You might have read about it in the news, heard the topic being discussed on morning radio programmes, perhaps even given it some thought in relation to your own family or retirement plans. But how much do you really know about ageing societies and the issue of ageing populations, especially in Asia?

At the pace the world is evolving today, many changes have been witnessed since the last century. As developing countries overcome their struggles, turn into developed countries, and seek to further improve themselves, 2018 presents us with advances in all aspects – not limited to technology and healthcare – so much so that a person could be considered “left in the dust” for dwelling on things that are only half a year old.

So why are ageing nations, or rather, ageing societies a thing? As advances occur, especially in the medical field, the issue of demographic change is imminent. Declining fertility rates and rising life expectancies are all thanks to the works of such advances in healthcare. Today, the amount of those aged over 60 in developing countries is twice that of the developed world.

One of the countries with the worst case of ageing population is undoubtedly Japan. It is already one of the world’s oldest nations, with a median age of 46, and it is predicted that by 2040 there will be three senior citizens for every child under the age of 15. This is due to Japan having the highest life expectancy of any country in the world – 83.7, and a very low fertility rate of 1.45. Similarly, the number of Malaysians aged 60 and above is estimated to be 1.4 million, and this number is projected to increase to 3.3 million in 2020, based on figures by the Malaysian Journal of Medical Sciences.

Due to the overall population ageing, resulting in retirement, the Overall Age Dependency Ratio (OADR) increases, weakening economic stems with a lessening workforce while adding to it the increasing burden of an ageing population. Nevertheless, even with the decline in average mortality, it cannot be made out clearly that societies have aged, due to the fact that the “ageing effect” is being offset by the “longevity effect” (decreased mortality rates at all ages). When the ageing effect occurs, the shift of birth rates implies that the aged section of the population will increase in size. The consequences of having an ageing population include labour shortages (especially in healthcare, hospitality, construction, and agriculture), school closures, the emergence of ‘ghost’ towns as the population decreases and young people move to bigger cities, and increased burden on elderly welfar, just to name a few.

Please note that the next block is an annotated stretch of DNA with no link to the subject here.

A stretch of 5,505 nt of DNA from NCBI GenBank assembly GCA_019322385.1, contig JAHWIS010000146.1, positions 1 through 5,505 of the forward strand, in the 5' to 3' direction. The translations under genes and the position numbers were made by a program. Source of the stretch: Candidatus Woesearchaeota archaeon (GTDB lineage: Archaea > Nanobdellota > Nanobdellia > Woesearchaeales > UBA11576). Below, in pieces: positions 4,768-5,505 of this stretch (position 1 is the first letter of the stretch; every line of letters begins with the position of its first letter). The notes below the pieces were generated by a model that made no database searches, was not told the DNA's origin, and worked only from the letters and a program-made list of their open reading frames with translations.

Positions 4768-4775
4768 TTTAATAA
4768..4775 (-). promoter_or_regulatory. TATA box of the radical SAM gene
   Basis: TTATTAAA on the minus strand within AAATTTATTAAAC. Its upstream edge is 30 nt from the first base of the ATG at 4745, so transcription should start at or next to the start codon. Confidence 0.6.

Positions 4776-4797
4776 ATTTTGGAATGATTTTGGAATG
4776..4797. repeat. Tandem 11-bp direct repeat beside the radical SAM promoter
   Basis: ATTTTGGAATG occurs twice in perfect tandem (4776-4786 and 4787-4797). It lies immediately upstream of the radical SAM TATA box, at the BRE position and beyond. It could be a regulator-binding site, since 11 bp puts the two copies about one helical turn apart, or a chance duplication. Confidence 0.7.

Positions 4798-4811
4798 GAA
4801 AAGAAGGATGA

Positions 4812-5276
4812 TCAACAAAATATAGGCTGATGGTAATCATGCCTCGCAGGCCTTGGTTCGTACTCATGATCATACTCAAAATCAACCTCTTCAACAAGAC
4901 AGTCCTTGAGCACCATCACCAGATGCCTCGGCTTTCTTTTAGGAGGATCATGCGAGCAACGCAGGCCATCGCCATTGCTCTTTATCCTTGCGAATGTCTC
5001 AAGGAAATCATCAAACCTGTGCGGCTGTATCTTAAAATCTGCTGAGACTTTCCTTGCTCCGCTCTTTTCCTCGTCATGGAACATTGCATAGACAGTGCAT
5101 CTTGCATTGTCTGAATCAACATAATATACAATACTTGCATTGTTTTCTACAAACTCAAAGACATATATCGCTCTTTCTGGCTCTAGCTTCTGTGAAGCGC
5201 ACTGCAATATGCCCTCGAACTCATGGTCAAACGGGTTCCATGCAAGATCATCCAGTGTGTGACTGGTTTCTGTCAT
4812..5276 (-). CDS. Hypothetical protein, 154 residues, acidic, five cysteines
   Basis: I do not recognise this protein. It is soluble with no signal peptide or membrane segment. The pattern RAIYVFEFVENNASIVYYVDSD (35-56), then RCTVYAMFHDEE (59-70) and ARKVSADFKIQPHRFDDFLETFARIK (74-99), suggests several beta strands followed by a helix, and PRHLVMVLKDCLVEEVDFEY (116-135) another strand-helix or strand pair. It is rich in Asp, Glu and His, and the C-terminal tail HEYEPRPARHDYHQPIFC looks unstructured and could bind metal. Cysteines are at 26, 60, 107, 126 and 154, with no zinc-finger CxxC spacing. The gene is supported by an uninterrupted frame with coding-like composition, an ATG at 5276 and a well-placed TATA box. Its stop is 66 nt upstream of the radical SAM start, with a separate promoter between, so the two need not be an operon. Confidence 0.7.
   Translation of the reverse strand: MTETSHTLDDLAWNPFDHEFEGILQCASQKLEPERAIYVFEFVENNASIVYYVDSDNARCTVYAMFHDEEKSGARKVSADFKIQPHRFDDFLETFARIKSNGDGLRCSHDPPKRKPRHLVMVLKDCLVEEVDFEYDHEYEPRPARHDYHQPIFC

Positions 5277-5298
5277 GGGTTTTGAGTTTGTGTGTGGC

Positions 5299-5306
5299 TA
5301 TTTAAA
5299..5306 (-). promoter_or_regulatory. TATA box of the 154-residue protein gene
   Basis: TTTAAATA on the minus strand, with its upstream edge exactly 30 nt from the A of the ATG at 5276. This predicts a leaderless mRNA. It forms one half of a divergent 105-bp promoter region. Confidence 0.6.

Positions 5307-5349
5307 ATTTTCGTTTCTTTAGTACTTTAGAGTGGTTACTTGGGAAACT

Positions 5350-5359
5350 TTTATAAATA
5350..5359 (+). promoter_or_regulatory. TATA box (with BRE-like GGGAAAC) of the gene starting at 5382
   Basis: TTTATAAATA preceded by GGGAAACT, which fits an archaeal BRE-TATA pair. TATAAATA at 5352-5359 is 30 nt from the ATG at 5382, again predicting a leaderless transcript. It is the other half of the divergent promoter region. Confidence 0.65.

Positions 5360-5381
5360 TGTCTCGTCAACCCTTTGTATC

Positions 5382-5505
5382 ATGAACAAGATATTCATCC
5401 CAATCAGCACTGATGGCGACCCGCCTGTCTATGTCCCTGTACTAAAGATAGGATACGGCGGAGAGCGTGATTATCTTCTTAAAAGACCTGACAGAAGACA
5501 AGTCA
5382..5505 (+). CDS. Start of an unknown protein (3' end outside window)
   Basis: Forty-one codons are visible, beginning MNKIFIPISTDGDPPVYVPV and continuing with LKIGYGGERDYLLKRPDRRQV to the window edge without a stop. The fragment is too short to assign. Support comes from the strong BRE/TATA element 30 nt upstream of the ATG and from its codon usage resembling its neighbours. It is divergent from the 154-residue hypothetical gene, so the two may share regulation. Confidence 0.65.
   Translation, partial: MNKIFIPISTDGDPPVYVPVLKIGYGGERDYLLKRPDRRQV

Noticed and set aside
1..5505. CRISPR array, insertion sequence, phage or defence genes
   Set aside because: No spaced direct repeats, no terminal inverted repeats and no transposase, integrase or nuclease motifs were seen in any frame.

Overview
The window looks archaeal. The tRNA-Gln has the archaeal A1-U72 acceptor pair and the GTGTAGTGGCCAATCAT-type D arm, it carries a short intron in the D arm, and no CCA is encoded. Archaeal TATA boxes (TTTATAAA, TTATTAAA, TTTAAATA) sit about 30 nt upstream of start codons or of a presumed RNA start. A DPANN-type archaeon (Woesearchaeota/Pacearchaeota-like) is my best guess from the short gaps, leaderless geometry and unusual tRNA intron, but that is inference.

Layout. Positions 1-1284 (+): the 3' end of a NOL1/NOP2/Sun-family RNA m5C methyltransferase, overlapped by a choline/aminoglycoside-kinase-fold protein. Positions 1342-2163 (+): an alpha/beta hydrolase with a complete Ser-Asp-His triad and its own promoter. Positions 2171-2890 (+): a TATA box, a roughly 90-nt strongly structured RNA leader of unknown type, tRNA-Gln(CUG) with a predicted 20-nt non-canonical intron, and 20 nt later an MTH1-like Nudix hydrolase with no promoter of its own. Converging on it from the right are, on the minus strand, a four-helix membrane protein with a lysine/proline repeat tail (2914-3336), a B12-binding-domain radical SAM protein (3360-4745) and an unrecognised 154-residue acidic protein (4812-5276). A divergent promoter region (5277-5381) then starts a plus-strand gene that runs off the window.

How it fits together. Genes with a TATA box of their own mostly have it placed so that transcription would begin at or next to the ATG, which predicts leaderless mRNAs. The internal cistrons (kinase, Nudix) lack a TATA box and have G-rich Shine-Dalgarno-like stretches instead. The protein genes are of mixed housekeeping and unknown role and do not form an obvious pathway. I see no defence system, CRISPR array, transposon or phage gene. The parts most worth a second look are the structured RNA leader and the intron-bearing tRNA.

However little worth the title “elderly” or “senior citizen” may imply, it is undeniable that the ageing society is a pool of people with a wealth of life and work experience; plenty of work is to be done to change prejudices about this group of people in society, and they deserve to enjoy their golden years with respect and exciting new experiences. This is one thing that Malaysia needs to hit the refresh button on: the way the aged population is regarded by society. Despite the common (mis)conception that the elderly are not able to keep up with technology, it is more than highly likely that moving into the future, seniors will become increasingly digitally savvy and will be able to enjoy the conveniences afforded by technology. This will give rise to more senior citizens preferring to live independently and age-in-place within a supportive community.

Stay tuned for more updates in the coming weeks!